Am I Required to Disclose My Finances in My Family Law Case?

Rule 12.285, Florida Family Law Rules of Procedure, requires each party to a family law matter to disclose certain financial information to the other party.  Disclosure is strictly enforced in cases with money at issue, including child support, alimony, and equitable distribution or property division. Parties are required to follow Rule 12.285’s disclosure requirements in two ways: (i) providing a financial affidavit; and (ii) exchanging certain documents (also known as mandatory disclosure).

Financial Affidavit

The financial affidavit is a document on which a party identifies, among other information, his or her monthly income, monthly expenses, assets, and liabilities/debts.  The Florida Supreme Court has provided two forms for the financial affidavit: (i) Form 12.902(b) (also known as the “Short Form”) for those parties with an annual gross income of less than $50,000.00; and (ii) Form 12.902(c) (also known as the “Long Form”) for those parties with an annual gross income of $50,000.00 or more.  You may find both forms here.  Financial affidavits must be provided to the other party and filed with the clerk of the court.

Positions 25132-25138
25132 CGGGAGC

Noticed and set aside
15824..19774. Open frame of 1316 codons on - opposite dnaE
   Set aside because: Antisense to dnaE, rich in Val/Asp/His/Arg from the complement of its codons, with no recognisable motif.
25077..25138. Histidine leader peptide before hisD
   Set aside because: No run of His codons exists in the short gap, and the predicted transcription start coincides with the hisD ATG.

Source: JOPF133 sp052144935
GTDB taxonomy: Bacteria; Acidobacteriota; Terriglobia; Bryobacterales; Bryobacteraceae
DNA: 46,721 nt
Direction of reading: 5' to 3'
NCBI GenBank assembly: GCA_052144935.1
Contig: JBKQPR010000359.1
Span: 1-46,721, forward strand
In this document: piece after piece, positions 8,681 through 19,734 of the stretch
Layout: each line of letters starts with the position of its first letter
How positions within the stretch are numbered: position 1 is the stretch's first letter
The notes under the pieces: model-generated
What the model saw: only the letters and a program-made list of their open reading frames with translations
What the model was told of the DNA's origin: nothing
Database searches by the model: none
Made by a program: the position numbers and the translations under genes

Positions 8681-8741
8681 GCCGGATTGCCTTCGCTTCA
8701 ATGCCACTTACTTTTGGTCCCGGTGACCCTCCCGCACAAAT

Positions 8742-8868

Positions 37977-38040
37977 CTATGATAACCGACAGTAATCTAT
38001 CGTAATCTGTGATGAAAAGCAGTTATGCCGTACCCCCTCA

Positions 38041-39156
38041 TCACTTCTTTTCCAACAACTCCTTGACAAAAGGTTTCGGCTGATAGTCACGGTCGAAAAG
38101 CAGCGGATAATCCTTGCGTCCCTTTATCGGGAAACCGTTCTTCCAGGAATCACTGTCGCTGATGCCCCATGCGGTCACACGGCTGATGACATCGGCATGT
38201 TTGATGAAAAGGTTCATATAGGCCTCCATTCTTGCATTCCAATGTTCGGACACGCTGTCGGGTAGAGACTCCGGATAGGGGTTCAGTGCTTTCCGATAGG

Mandatory Disclosure

In addition to the financial affidavit, parties are required to exchange financial documents, including tax returns, checking and savings account statements, loan applications, and mortgage statements.  A list of the documents may be found both in Rule 12.285 and in Florida Supreme Court Approved Form 12.932, the certificate of compliance with mandatory disclosure.  Parties should note that a certificate of compliance must be filed with the clerk of the court.  You may find Form 12.932 here.